My World and Welcome to It

Season 1 Episode 5

The Night the House Caught Fire

Aired Monday 7:30 PM Oct 13, 1969 on NBC
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Episode Summary

The Night the House Caught Fire
When Lydia comes down with a bad cold, John takes the opportunity to try to show her that people with vivid imaginations are better off than those who approach life from a more "realistic" point of view. The story of "The Unicorn in the Garden" doesn't seem to work, so John relates the story of his great-grandfather, who not only was a prolific storyteller but managed to get the fire department called out when he was trying to attend to young John's sniffles.moreless

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Douglas Fowley

Douglas Fowley

Grandpa (as Douglas V. Fowley)

Guest Star

Vic Tayback

Vic Tayback


Guest Star

Joe Besser

Joe Besser

Fire Chief

Guest Star

Trivia, Notes, Quotes and Allusions


  • TRIVIA (0)

  • QUOTES (1)

    • John: Every time I hear of the Nobel Prize being awarded for medicine I think of the common far, the only progress made toward finding a cure for the common cold has been the totally inadvertent discovery that a hot rum toddy, taken occasionally, won't do a single bit of good, but it isn't a bad idea. However, in the case of juvenile victims, this method is frowned upon unless they can produce a driver's license. Has it ever occurred to you, as a reflection on our civilization, that no one in this country is allowed to become intoxicated until they've learned how to drive a car?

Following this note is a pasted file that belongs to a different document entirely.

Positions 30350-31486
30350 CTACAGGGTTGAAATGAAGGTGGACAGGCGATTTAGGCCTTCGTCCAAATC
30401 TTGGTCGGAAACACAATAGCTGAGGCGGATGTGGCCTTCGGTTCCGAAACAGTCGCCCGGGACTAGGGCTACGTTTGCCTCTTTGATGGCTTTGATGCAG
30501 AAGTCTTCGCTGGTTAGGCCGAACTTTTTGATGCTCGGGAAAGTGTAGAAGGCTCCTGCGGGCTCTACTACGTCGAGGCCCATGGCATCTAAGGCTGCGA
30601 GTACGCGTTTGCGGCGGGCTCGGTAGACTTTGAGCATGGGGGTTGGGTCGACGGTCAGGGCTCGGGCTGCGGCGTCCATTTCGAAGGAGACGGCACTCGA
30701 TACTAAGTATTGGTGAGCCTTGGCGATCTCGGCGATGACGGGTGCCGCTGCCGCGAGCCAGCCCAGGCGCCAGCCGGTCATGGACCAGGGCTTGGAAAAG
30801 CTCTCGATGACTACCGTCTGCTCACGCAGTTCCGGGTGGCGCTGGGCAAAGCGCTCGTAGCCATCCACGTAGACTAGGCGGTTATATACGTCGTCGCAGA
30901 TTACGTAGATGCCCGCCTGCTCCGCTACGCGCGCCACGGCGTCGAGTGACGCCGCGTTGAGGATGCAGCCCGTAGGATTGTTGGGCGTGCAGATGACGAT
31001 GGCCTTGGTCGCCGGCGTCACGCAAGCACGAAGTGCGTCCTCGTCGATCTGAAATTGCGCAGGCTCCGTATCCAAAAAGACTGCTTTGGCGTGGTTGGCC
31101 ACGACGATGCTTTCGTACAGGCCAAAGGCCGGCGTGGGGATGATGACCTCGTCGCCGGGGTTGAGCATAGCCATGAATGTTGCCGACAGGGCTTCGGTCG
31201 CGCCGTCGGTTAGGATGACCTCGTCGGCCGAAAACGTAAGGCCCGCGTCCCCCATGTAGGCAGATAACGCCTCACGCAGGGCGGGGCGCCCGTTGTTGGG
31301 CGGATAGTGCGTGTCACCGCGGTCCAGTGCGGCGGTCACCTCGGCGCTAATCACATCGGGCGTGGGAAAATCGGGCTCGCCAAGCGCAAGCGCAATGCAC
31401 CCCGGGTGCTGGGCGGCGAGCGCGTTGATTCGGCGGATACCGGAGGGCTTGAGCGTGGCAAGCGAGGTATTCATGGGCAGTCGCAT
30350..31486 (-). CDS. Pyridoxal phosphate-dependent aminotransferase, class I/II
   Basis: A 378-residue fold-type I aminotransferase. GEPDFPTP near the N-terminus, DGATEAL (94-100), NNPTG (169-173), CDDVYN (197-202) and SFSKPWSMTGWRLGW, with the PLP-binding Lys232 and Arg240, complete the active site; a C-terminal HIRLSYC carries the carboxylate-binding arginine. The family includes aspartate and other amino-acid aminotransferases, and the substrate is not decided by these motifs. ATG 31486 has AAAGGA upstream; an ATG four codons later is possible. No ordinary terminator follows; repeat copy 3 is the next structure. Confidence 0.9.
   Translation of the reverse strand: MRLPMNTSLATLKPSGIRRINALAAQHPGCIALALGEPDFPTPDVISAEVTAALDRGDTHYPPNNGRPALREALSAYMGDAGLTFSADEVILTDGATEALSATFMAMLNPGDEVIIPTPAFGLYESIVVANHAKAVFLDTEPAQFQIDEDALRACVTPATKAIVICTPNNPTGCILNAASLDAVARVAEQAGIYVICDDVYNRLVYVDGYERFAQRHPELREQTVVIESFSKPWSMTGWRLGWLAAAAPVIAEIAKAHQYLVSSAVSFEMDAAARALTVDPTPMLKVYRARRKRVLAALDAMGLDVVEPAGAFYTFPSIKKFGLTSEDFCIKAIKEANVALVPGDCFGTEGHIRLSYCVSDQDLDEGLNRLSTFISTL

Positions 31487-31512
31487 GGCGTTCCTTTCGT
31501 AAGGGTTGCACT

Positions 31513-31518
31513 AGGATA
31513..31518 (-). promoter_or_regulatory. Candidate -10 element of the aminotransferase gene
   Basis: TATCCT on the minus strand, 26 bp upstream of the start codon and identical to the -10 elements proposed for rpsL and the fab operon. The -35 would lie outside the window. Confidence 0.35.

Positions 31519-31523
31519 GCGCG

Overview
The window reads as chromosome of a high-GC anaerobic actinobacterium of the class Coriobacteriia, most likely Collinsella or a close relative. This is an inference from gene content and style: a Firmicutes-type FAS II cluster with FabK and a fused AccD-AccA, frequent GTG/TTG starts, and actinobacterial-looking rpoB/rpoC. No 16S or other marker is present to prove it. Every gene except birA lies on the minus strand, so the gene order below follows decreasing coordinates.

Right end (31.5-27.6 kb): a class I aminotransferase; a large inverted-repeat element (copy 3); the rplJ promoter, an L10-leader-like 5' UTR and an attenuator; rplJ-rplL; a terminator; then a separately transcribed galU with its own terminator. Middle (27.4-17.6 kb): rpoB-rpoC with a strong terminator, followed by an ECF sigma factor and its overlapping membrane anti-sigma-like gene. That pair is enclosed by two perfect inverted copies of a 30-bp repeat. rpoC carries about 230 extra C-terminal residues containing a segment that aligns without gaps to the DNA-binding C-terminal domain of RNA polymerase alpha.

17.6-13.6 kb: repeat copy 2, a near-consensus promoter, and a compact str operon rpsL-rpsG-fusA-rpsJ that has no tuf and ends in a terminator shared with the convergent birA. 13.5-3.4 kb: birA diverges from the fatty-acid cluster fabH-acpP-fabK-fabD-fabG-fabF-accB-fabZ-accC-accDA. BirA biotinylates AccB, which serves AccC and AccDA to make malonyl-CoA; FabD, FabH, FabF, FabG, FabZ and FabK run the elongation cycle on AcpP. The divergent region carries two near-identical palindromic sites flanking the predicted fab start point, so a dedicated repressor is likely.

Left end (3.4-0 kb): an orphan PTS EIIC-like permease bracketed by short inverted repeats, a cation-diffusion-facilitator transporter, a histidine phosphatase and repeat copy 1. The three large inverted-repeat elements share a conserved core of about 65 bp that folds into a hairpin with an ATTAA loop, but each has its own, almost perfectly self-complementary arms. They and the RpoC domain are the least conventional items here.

Lydia: Daddy, are people who see things and daydream, are they, well, normal?
      John: No, they're much better than that. Why, for heaven's sake, they're the artists, the poets, the bums, the cream of society. They get a lot more out of life than normal people. For one thing, they're never lonely or cold or hungry, because they've got their imagination to keep them warm and to keep them company. And, don't you believe for a minute that because they see things that you don't, that those things aren't there.

  • NOTES (1)

    • The Thurber stories used for this episode are, not surprisingly, "The Unicorn in the Garden" and "The Night the House Caught Fire."